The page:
Wednesday, March 15, 2006

Counterfactuals and Ontic Vagueness

Following on from the idea I floated in this post, I'm posting a draft of a note on why you shouldn't use counterfactuals to characterize commitment to ontic vagueness (which won't surprise those who know that I tend to think you probably shouldn't use counterfactuals to characterize anything metaphysically interesting ...). Comments very welcome, as always.

3 comments:

Anonymous said...

Counterfactuals bother me.

Daniel Elstein said...

Hi Carrie,

Seems you're right on the main issue, as usual. But I wonder whether those who are tempted by counterfactuals here could retreat to a different sort of modal conditional. After all, one of your key points is that when we consider a world vis-a-vis some metaphysical modal claim we keep the meanings of our vague terms fixed. But if you believe in such a thing as conceptual necessity (I'm thinking 2D semantics) then there can be "counteractual" conditionals which allow meaning shifts. E.g. If it had turned out that "red" was precise, then there would have been no borderline cases of redness.

I suspect that those kind of conditionals can do the work that the semantic theorist wants. But it may be pretty unsurprising that they do.

(See you tomorrow!)

Elizabeth said...

Hi Carrie,

Enjoyed reading the updated version. It made me yell 'this is so false!' at several points -- hallmark of a fun read.

Right. So. Before I defend the counterfactual analysis, I'll say this: I think there's a tu quoque challenge looming here. The semantic theorist can agree with your V*. Vagueness could occur in virtue of the way the world is, or because of the way the world is, without commitment to worldly vagueness. Take the color case: it's plausible to suppose that color terms are vague because certain shades are indistinguishible to the human eye; i.e., because the subvenience base is at the micro-level. And that's a fact about the world. But it's not ontic vagueness. So V* doesn't look sufficient.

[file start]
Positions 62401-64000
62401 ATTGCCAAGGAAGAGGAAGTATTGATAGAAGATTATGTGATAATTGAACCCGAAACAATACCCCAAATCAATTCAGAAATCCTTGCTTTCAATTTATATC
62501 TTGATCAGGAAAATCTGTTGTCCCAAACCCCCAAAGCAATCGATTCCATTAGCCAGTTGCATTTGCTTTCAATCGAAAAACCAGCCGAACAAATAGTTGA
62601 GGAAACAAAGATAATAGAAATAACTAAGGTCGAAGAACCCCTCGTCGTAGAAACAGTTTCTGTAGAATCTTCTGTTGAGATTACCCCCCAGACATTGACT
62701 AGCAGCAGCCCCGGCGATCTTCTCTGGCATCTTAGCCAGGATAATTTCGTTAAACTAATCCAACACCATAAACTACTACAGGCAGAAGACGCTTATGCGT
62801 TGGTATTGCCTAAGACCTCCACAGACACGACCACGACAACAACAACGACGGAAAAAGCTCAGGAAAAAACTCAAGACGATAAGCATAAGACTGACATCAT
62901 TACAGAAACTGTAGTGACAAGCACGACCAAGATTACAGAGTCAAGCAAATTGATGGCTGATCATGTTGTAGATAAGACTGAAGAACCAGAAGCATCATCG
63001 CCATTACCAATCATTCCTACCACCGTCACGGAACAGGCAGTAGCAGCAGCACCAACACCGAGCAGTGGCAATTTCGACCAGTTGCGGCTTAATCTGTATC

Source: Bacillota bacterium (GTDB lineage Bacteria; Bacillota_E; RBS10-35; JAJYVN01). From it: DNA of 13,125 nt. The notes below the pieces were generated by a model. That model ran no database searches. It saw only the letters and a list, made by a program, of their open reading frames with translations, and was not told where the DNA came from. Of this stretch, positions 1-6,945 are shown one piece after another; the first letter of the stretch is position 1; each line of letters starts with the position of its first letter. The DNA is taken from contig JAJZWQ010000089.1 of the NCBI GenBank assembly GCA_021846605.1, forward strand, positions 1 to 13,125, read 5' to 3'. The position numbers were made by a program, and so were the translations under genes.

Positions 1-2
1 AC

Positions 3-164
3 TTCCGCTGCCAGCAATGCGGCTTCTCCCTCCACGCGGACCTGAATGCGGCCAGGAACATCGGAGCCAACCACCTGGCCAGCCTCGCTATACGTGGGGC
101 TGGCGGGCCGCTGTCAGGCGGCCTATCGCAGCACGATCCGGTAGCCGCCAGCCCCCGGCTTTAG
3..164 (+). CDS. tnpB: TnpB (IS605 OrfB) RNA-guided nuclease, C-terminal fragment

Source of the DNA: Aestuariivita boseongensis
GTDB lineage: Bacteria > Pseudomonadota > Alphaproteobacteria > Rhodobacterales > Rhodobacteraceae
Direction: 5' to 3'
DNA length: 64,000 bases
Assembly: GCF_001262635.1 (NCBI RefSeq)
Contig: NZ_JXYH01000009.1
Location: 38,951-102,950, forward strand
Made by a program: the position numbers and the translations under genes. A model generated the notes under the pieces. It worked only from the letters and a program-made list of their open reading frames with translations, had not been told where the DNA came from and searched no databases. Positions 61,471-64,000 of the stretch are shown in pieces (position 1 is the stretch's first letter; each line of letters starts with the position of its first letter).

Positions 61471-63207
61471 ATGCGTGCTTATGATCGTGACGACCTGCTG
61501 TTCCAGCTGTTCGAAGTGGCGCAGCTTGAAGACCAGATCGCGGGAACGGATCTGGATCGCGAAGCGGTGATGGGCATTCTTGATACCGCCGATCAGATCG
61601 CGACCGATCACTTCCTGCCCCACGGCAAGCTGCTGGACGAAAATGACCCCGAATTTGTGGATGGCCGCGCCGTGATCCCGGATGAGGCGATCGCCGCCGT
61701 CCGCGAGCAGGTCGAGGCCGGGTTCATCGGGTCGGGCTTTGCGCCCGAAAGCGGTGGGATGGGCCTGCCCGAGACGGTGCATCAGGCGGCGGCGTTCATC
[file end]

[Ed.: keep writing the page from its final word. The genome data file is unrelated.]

Moreover, I don't think V* is necessary for ontic vagueness either. Suppose you've got a mixed case -- a sentence which is vague with respect to both semantic and ontic components. It looks plausible to suppose that there could be such a case in which the *explanation* of the vagueness phenomenology is in the semantic component, yet there's some underlying ontic indeterminacy that we're just not sensitive enough to pick up on. So the ontic theorist needn't accept V*.

Now. Counterfactuals. They are nice and you should learn to love them. Anyway, I still think you're working with a bit of a strawman, because the appropriate counterfactuals won't have as much vagueness-prone vocabulary, and they will be indexed to specific precisifications (something many of your counterexamples relied on ignoring). The best chance looks to be this:
V**: A sentence is ontically vague iff: were all the representational content precisified, there would be a precisification according to which the sentence still lacks a determinate truth value.

No worries about 'red' or 'borderline' or even 'obtains' there. And indexed to precisifications, so no worries about some but not all acceptable truth-conditions obtaining. Not sure your argument touches this one.

One more thing -- re: vagueness in the reference relation, seems to me this isn't a problem for the counterfactual account, because (as I ended up saying in the seminar) I think the most plausible reading of this kind of vagueness is that it's indeterminate between semantic and ontic vagueness. When you start talking about, as it were, 'semantic ontology', the distinction breaks down and you've just got vagueness simpliciter.

Right. I'll stop now. Great paper!

ps -- be warned, if you persist in this 'explanation' nonsense, we shall be forced to truss you up in a sack and send you back to Cambridge. :-)